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LGBT rights in Israel, contrary to the predominating myth, are a result of a common gradual process of the Knesset, the Government (particularly the Attorney General) and the courts.

Since the cancellation of the ban of sodomy in 1988, a long process started, within which most laws and regulations that discriminated based on sexual tendency were cancelled.

As elaborated below, today Israel has a general prohibition of discrimination concerning personal rights, and by law, LGBTs are entitled to the same rights as heterosexuals.

The main gaps that currently exist are concerning rights related to personal status and the family cell, such as adoption, surrogates and joint parenthood, transgender rights and the rights of Palestinian LGBTs who are not citizens of Israel.

The right to equality for LGBTs in Israel was first recognized upon the passing of the amendment to the Equal Opportunities in Work Law in 1994, which prohibited discrimination based on sexual tendency.

In the famous Danilovich Case1, the Supreme Court heard the scope of the prohibition of discrimination, and ruled that the discrimination against same-sex couples in any benefit given to couples in the workplace was prohibited.

The Court was also divided in that case over whether the prohibition of discrimination was limited only to cases of discrimination at work, as the then President Barak stated, or whether there was a general prohibition of discrimination in Israeli law, as Justice Dorner held.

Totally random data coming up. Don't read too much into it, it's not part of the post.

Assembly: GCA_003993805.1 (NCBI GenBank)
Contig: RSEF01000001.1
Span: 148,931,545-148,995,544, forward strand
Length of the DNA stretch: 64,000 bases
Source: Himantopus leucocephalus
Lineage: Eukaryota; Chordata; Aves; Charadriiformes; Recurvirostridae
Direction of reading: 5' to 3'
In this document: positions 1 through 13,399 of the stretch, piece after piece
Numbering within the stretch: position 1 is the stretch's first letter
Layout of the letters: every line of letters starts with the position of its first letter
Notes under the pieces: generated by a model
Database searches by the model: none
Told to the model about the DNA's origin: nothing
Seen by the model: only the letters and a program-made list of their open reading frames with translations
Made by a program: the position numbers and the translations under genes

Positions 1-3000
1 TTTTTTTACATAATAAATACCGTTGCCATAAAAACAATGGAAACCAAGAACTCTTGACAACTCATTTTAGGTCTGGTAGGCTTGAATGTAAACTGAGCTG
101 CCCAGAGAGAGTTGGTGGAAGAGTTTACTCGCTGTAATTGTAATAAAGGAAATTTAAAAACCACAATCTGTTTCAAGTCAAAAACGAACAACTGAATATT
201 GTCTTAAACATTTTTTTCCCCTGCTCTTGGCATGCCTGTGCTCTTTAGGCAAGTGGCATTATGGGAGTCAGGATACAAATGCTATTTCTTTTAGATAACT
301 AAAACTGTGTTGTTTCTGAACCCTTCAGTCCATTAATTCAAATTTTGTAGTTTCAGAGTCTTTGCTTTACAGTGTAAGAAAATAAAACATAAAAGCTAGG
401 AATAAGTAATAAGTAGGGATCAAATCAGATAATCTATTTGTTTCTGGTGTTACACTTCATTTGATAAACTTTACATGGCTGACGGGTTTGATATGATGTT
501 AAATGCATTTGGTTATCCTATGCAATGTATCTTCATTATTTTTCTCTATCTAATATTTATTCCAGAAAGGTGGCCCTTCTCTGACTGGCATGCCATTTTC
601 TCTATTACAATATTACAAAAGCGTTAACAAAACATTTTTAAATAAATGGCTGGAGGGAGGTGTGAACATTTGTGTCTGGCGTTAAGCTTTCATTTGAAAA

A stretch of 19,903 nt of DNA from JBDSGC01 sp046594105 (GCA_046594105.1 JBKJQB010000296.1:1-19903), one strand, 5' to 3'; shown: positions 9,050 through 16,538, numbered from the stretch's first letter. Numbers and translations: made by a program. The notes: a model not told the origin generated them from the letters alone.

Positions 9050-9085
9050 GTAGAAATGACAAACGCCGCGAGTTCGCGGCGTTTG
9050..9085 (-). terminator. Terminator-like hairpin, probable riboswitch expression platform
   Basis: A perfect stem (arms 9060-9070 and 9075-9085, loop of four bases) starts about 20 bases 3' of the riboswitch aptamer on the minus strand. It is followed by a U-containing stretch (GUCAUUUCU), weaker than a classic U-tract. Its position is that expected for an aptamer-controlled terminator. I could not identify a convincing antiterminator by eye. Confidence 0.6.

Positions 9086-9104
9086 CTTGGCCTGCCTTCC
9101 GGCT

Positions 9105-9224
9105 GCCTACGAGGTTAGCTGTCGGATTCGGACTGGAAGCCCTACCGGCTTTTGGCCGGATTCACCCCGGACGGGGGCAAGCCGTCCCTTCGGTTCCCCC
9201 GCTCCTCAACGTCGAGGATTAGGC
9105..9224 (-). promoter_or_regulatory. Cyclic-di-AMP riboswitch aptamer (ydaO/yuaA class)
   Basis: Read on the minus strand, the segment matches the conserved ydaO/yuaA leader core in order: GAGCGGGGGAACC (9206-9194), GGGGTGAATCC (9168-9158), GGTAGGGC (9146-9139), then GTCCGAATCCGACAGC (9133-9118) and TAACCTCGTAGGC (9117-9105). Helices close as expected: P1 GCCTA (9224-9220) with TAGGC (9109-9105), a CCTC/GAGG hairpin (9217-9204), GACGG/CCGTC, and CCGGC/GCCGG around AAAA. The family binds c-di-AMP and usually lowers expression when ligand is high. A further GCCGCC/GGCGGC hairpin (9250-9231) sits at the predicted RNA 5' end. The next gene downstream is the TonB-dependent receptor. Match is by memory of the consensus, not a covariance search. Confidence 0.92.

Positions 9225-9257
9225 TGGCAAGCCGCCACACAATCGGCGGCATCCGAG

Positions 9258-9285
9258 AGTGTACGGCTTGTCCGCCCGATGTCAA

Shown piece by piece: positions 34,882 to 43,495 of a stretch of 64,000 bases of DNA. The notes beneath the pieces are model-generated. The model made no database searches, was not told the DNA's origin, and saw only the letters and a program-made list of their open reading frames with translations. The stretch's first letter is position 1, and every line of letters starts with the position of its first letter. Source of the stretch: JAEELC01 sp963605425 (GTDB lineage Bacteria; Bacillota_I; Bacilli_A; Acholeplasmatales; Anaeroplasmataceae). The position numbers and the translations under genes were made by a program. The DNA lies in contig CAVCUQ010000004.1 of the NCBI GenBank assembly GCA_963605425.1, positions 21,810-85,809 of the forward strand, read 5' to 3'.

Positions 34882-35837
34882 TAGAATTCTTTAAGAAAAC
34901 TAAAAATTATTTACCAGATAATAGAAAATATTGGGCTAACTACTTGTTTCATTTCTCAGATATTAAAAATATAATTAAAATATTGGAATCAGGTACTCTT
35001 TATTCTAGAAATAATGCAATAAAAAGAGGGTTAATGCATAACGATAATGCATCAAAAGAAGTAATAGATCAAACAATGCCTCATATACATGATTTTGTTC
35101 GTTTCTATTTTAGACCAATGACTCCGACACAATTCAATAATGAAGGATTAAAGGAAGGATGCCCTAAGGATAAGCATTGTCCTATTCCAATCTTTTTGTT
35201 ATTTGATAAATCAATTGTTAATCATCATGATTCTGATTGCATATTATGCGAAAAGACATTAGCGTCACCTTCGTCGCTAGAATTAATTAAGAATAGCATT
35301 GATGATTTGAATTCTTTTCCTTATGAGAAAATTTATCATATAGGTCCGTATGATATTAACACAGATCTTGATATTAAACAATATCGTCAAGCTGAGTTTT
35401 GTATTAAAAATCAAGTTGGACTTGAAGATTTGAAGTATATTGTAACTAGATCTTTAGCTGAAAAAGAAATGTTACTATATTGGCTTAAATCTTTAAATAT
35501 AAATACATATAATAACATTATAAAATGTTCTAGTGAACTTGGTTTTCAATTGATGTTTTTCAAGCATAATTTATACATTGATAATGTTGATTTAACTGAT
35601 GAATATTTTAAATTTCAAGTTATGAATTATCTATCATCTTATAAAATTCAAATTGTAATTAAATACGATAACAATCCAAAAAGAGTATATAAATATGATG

This issue was resolved in the Open House Case2, in which it was ruled that prohibition of discrimination due to sexual tendency was a constitutional prohibition of discrimination, meaning that it applied to legislative acts and any action of a public body.

Alongside this, the Prohibition of Discrimination in Products, Services and Entry to Public Places Law, 5761-2000 expanded the effect of the prohibition of discrimination to any privately owned place giving service to the public, such as a store, club or business.

The Court ruled that this prohibition of discrimination supersedes any argument of inability to provide the service on religious grounds.

Thus, it was ruled that a banquet hall managed by religious parties is not allowed not to provide services to lesbian couples3, it was ruled that a newspaper is not allowed to abstain from publishing a notice intended for the LGBT public due to the religious character of the newspaper,4 and so on.

It was also ruled by the Supreme Court that the constitutional right to equality prohibits discrimination both based on sexual tendency and based on gender identity.5 Since the passing of the amendment to the Equal Opportunities in Work Law, many other legislative amendments have been passed prohibiting discrimination in different contexts, such as medical care (Amendment 4 to the Patient’s Rights Law, 5756-1996), the Employment Service Law (Amendment No.

20 to the Employment Service Law, 5719-1959) and others.

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